Financial institution opens
Published 12:00 am Sunday, December 16, 2007
First Kingdom Community Federal Credit Union holds ribbon cutting
By Coy O&8217;Neal
The Selma Times-Journal
Selma&8217;s first African American-owned community full-service financial institution in exactly 100 years, celebrated its grand opening at 10 a.m. Saturday.
The ribbon cutting ceremony for the First Kingdom Community Federal Credit Union, a franchise that was five years in the making, was held at Ellwood Community Church. More than 200 people turned out for the event, including members of local and regional religious communities, as well as city, county, and state officials.
Gary L. Crum Sr., pastor of Ellwood Community Church, formulated the idea for the credit union. Crum, who now serves as volunteer president and chairman of the board, said he saw people who were in need of financial services in his congregation and in the community, and started researching for answers.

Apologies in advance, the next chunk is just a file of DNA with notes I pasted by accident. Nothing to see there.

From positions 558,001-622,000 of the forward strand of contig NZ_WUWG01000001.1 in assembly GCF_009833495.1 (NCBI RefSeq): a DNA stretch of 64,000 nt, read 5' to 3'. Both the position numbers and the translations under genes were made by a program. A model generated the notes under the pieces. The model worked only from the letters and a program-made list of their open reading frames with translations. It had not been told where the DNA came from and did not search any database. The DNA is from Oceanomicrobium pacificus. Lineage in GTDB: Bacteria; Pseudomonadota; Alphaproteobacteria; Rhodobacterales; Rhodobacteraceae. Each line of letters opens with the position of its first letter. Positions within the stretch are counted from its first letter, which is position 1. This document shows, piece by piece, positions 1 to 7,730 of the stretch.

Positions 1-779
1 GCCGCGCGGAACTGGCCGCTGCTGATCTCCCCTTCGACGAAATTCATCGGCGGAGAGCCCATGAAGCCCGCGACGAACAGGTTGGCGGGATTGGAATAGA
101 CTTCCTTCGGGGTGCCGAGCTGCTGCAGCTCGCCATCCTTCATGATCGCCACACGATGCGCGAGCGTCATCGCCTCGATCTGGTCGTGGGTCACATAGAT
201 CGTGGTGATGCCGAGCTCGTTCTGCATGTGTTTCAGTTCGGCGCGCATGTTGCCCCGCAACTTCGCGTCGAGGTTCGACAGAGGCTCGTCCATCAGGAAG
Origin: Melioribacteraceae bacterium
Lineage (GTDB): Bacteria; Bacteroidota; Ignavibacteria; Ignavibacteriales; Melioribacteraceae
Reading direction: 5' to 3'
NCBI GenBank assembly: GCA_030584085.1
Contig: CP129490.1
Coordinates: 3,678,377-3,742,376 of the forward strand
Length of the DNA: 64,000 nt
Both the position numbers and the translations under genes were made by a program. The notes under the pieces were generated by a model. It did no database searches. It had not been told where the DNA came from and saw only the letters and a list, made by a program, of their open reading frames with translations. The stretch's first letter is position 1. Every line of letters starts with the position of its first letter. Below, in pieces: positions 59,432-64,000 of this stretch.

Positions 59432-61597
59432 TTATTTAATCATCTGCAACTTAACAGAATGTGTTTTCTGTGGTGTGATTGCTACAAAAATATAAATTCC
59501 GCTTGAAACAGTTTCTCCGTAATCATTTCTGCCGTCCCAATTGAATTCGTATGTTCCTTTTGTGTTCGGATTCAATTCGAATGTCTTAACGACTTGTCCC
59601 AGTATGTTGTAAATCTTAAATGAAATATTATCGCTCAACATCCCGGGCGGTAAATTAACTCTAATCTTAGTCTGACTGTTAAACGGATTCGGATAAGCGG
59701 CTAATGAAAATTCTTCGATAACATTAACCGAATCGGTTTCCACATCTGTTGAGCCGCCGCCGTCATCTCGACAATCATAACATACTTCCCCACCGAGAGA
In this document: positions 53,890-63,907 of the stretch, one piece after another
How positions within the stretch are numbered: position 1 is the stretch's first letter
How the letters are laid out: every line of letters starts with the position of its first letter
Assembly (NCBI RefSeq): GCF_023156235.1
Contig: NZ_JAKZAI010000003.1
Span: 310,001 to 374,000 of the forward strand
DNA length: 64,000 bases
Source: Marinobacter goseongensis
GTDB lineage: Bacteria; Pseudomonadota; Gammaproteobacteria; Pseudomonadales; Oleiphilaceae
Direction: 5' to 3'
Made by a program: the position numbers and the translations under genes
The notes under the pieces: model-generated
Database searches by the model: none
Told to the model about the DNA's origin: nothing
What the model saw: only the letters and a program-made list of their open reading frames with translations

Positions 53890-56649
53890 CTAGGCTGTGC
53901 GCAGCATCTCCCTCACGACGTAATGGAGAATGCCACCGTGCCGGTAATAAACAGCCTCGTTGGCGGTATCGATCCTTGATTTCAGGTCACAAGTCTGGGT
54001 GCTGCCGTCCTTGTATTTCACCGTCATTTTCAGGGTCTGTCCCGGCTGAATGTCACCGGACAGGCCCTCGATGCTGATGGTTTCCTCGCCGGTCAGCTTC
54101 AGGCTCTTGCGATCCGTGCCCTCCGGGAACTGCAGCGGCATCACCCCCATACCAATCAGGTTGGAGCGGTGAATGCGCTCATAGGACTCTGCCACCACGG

Crum&8217;s research led him to credit unions, which are community-based and community developed financial institutions.
Crum, along 11 members of the union&8217;s executive board, worked to receive a charter for the credit union, with the help of a volunteer consultant who had experience with chartering credit unions.
The union was chartered Oct. 4 of this year, and is endorsed by the National Credit Union Administration, meaning that all deposits up to $100,000 made at the credit union are insured by the U.S. government.
The First Kingdom Community Federal Union is the only financial institution in Selma and Dallas County to receive a low-income designation by the NCUA, meaning that the union will be able to make secondary capital loans, and work with other non-profit institutions who wish to make deposits with the union, Crum said.
The membership fee is a deposit of $25. As with all credit unions, all members are shareholders of the institution. Crum said anyone who works and lives in Selma or Dallas County is eligible
to join, not just members of local churches.
Crum said several local banks are expressed their support in the venture, as the credit union will serve people whose needs are not necessarily met through for-profit bank services. Meeting those needs will benefit the entire community, Crum said.
The union will emphasize entrepreneurship and financial literacy.
The last African American-owned financial institution in Selma was the Penny Savings Bank, which opened in Selma in 1907, Crum said.